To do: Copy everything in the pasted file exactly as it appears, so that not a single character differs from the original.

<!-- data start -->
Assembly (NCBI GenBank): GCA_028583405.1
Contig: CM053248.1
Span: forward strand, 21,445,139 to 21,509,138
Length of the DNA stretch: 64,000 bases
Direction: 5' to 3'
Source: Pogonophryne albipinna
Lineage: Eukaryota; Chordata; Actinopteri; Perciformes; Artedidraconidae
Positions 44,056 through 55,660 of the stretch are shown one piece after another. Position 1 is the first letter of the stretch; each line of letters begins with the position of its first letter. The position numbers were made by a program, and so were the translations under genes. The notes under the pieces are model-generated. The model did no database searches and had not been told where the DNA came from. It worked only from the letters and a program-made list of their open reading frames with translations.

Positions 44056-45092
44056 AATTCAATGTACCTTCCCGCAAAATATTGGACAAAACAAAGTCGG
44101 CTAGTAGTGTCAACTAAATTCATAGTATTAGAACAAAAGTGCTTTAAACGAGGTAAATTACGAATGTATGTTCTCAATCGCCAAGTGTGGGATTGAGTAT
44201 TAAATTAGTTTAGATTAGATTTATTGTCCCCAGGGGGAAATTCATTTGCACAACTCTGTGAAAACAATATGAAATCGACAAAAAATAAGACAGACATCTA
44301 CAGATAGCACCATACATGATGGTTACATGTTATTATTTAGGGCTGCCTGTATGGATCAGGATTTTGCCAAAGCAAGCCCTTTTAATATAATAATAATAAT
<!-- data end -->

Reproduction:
Assembly (NCBI GenBank): GCA_028583405.1
Contig: CM053248.1
Span: forward strand, 21,445,139 to 21,509,138
Length of the DNA stretch: 64,000 bases
Direction: 5' to 3'
Source: Pogonophryne albipinna
Lineage: Eukaryota; Chordata; Actinopteri; Perciformes; Artedidraconidae
Positions 44,056 through 55,660 of the stretch are shown one piece after another. Position 1 is the first letter of the stretch; each line of letters begins with the position of its first letter. The position numbers were made by a program, and so were the translations under genes. The notes under the pieces are model-generated. The model did no database searches and had not been told where the DNA came from. It worked only from the letters and a program-made list of their open reading frames with translations.

Positions 44056-45092
44056 AATTCAATGTACCTTCCCGCAAAATATTGGACAAAACAAAGTCGG
44101 CTAGTAGTGTCAACTAAATTCATAGTATTAGAACAAAAGTGCTTTAAACGAGGTAAATTACGAATGTATGTTCTCAATCGCCAAGTGTGGGATTGAGTAT
44201 TAAATTAGTTTAGATTAGATTTATTGTCCCCAGGGGGAAATTCATTTGCACAACTCTGTGAAAACAATATGAAATCGACAAAAAATAAGACAGACATCTA
44301 CAGATAGCACCATACATGATGGTTACATGTTATTATTTAGGGCTGCCTGTATGGATCAGGATTTTGCCAAAGCAAGCCCTTTTAATATAATAATAATAAT